I’m back and Medical School Structure

It’s been a while since my last post. Mainly because, I’ve been busy with finishing my term. I am glad to say that I have passed all my courses.

So what does that mean? And why should you care that I passed?

Well for one, I might be your doc in your future, lol. Or if you are wondering how medical school is structured, this post might be helpful.

Semester 1 has been about basic science. Literally we go back to biochemistry, anatomy, histology, etc. This is to establish the foundation for what is to come.

Starting next semester (Semester 2 of year 1), I will be in systems courses. From what I hear from my upper classman, these courses will entail the medical aspect of things such as illnesses and drugs, etc. You know, one of the reasons we are in medical school. So I am really excited. These system courses will continue on until the end of year 2. So that means for both semesters of year 2, I will be in systems. Afterwards, there is Step 1. This is the first of many standardized examinations because who doesn’t like those? The Step 1 score will be the huge contributor to placement in residency so it’s no joke. Probably more important than the MCAT for some perspective.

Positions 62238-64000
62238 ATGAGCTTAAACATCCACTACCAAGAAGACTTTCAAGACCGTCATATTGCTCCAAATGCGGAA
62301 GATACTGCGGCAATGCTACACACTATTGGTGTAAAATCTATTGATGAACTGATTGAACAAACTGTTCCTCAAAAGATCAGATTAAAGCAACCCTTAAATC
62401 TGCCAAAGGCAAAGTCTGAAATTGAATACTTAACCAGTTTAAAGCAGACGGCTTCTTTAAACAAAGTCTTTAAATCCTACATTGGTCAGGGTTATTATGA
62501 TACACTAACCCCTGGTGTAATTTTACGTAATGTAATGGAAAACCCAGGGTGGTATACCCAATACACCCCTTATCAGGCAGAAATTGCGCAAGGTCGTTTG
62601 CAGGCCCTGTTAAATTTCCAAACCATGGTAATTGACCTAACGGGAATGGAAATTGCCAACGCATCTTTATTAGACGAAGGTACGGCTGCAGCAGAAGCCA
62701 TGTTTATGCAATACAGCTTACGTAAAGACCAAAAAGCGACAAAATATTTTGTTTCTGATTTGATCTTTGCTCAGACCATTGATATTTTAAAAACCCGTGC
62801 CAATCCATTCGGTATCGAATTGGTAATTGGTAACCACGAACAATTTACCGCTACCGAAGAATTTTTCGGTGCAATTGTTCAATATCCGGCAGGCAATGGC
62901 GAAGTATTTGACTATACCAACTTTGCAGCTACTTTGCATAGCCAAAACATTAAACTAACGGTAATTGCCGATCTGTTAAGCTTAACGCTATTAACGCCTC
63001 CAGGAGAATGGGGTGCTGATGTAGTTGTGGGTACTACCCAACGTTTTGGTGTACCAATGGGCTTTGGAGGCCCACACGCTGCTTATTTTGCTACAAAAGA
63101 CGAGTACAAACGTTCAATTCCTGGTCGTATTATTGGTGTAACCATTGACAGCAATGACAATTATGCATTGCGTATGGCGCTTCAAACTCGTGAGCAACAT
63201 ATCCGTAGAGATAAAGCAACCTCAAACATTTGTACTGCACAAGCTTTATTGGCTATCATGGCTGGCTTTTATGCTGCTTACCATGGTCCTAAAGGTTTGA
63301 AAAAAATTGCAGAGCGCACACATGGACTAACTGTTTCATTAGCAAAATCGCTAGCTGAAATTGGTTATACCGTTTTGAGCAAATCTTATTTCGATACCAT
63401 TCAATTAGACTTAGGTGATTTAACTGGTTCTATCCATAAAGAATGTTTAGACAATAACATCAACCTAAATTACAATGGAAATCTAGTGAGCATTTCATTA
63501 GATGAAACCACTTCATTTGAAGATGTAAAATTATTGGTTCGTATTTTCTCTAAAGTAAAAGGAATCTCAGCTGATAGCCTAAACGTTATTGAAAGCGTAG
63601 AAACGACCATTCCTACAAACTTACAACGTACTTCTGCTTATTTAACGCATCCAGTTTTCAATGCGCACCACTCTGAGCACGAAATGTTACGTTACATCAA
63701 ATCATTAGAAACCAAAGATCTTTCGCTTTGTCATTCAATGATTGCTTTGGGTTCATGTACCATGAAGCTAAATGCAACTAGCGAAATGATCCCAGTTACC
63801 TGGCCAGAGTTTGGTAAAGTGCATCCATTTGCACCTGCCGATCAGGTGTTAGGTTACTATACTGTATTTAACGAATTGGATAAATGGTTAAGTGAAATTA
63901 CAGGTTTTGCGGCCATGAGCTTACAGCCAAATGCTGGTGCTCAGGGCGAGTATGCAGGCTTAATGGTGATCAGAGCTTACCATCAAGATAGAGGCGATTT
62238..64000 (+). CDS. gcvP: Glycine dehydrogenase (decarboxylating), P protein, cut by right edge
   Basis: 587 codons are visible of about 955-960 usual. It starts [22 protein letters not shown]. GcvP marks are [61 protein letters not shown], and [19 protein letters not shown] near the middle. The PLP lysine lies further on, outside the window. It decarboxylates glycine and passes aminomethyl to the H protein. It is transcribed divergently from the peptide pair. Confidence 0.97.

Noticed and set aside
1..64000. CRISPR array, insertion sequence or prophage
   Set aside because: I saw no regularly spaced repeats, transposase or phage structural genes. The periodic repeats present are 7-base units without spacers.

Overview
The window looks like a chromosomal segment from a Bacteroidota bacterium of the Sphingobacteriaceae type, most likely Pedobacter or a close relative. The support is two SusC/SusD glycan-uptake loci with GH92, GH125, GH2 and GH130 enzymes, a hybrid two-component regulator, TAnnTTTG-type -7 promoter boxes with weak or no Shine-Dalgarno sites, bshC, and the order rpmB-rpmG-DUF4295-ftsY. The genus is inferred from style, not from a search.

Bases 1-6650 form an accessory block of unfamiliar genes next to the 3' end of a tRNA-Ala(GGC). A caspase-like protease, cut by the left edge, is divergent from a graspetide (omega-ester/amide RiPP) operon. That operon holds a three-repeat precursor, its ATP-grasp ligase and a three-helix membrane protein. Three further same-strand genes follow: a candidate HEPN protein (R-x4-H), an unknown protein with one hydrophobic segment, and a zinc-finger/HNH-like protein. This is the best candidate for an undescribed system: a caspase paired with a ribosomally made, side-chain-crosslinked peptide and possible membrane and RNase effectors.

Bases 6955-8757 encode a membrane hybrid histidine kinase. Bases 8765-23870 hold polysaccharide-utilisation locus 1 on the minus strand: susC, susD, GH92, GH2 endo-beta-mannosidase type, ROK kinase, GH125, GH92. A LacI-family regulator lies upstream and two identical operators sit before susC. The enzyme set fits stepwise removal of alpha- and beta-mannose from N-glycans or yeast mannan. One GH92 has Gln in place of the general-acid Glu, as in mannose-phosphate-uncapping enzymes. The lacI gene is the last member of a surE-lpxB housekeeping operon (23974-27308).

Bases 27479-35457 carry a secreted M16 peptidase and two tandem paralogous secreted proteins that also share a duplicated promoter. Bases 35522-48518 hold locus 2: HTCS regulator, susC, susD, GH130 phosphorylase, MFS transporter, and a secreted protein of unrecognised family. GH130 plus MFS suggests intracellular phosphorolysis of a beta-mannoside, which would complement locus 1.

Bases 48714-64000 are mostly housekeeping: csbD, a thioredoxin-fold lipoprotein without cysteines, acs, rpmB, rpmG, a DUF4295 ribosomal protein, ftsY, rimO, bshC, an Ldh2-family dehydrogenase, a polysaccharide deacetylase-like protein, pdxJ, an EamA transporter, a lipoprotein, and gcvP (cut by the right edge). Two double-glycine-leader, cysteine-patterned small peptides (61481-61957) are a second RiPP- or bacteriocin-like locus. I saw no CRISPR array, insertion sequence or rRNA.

If you pass step 1, you can move on to clinical rotations. This is when you actually go out to hospitals to work and study. You don’t get paid, and by work I am told you are literally at the bottom of the bottom. And frankly, you can’t complain because in that high and mighty: “look at me I’m a medical student mindset”, you realize you don’t know anything. So stop trying to show off or be arrogant, and study. With these rotations, you will have shelf examinations at the end of each one. This is to make sure you actually learned about the specialties you are rotating in. I believe between year 3 and 4 you take Step 2 PE. Basically, to make sure you know how to treat patient, so you know don’t be Dr. House.

With the end of year 4, you apply for residencies and hopefully get in.

I know all this info seems rushed and not detailed. For one, I am still in year 1, so this is just everything I have learned from professors and upperclassman. Also, of course there are more factors to consider, a big one is what specialty one would want which would require different things: e.g. Ortho vs FM. And by FM, I mean family medicine and not your “car radio which somebody stole”…(TOP anyone?). And honestly, it might seem like a huge headache, and it is, at least it is for the part I am right now. But you just have to take one thing at a time. And this goes with anything that you do. Losing weight? 1 calorie at a time. Binging Netflix? One episode at a time. ETc.

 

Anyway glad to be back, but logging off,

J

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